He said the government now commands much less support than it did after the March 8 general election, but rather than share the public's urgency for change, the present office- holders had "redoubled efforts to frustrate renewal, cut off reform, and silence criticism".

Tengku Razaleigh blasted Abdullah's transition plan as a "fantasy which rides roughshod over the party's constitution and the rights of its members".
In many ways, the prince's statement echoes Dr Mahathir's sentiments. "This brazen attempt to treat public office and party trust as a private bequest between two individuals - one of whom wishes to hold office beyond his democratic mandate, the other to ascend without one - and the continuing effort to force-feed the country with this notion, fools no one," said the prince. And there is no mistaking the individuals he was referring to. - Business Times Singapore


Sep 23, 2008

Raja Petra detained for 2 years

A prominent political blogger was jailed for two years under a strict security law that can keep him in prison indefinitely, a lawyer said today. Online commentator Raja Petra Kamarudin, known for his anti-government views, was already in police custody and was served a detention order last night, said his lawyer Malik Imtiaz Sarwar.

Another of his lawyers, J. Chandra, confirmed that Raja Petra has been sent to Kamunting under Section 8(1) of the ISA which states that "if the Minister is satisfied that the detention of any person is necessary with a view to preventing him from acting in any manner prejudicial to the security of Malaysia or any part thereof or to the maintenance of essential services therein or the economic life thereof, he may make an order (hereinafter referred to as a detention order) directing that the person be detained for any period not exceeding two years."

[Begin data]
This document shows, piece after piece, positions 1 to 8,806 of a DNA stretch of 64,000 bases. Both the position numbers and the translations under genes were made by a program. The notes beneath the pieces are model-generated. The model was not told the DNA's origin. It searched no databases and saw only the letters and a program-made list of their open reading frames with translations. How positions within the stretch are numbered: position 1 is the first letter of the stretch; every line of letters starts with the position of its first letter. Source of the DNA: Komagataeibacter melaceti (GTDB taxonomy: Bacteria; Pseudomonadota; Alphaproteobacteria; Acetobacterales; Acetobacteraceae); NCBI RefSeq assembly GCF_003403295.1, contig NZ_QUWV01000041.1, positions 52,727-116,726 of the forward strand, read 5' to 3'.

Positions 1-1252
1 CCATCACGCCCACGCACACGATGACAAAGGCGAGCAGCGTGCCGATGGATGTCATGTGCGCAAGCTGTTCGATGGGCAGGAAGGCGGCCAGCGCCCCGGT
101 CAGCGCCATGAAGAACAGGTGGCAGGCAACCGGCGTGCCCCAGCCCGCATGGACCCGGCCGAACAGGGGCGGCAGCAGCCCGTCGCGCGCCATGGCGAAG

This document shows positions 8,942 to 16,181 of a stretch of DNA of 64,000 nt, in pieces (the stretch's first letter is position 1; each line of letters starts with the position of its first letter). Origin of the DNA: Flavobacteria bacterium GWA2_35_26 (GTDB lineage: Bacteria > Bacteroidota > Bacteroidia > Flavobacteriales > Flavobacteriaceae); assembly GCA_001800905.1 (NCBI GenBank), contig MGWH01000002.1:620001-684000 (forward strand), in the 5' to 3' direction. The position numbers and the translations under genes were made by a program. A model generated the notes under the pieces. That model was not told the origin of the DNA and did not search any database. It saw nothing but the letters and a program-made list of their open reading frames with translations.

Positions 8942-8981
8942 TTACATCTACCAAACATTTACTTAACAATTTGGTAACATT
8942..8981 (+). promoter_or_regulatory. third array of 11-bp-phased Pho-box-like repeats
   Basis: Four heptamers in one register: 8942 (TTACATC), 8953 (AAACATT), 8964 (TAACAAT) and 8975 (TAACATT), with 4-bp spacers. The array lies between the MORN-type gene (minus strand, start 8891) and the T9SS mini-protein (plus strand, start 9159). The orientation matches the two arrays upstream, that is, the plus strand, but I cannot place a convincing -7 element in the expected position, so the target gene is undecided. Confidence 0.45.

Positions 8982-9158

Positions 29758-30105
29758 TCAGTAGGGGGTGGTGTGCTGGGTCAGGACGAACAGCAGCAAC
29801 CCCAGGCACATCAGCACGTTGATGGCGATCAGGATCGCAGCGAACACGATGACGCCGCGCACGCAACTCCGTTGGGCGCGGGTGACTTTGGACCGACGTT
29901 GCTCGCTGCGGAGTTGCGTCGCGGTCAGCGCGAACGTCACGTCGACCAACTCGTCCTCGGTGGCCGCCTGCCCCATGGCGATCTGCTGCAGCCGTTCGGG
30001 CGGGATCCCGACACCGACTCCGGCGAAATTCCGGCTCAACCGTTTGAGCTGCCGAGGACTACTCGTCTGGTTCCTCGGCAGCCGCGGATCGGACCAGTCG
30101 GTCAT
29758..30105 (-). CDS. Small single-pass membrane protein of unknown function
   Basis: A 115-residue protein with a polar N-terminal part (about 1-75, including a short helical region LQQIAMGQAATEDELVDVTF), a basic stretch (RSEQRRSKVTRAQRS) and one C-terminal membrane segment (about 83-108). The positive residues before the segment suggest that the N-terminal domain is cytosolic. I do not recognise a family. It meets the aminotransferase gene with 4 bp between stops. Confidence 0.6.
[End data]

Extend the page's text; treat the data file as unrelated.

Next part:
(Malaysiakini) Malaysia Today editor Raja Petra Kamarudin will be sent to the Kamunting Detention Centre in Taiping, Perak today to begin his two-year detention under the Internal Security Act, said his lawyers.


Home Minister Syed Hamid Albar had signed his detention order last night for the blogger to be held without trial under section 8(1) of the tough security law. Under the Act, the government can renew his detention indefinitely.

Lawyers said the police had informed them this morning that they would be taking Raja Petra to the detention centre.

"The act by the minister to sign the section 8 order yesterday is completely unacceptable," said Raja Petra's lead lawyer Malik Imtiaz.

The Kuala Lumpur High Court is to hear a habeas corpus bid by Raja Petra's lawyers to overturn the detention of the controversial blogger today.

Habeas corpus is a writ ordering prisoners to be brought before a judge to ascertain if there are any procedural defects which could render their detention unlawful.

The detention order of Raja Petra has "thrown a spanner" in the efforts to get the release of the well-known blogger.

Raja Petra's wife Marina Lee Abdullah confirmed that the police had informed her that the detention order had been issued by the minister yesterday.

"(Police) said my husband has been sent to Kamunting this morning and that he will remain there for two years with no trial. This is the worst news I can receive but we will keep fighting for his release," she said, holding back tears.

"This is dirty foul play by the government as they know that we are in the process of fighting for his release in the court but I was expecting this," she told AFP.


Malaysian government denies opposition's claim of handover talks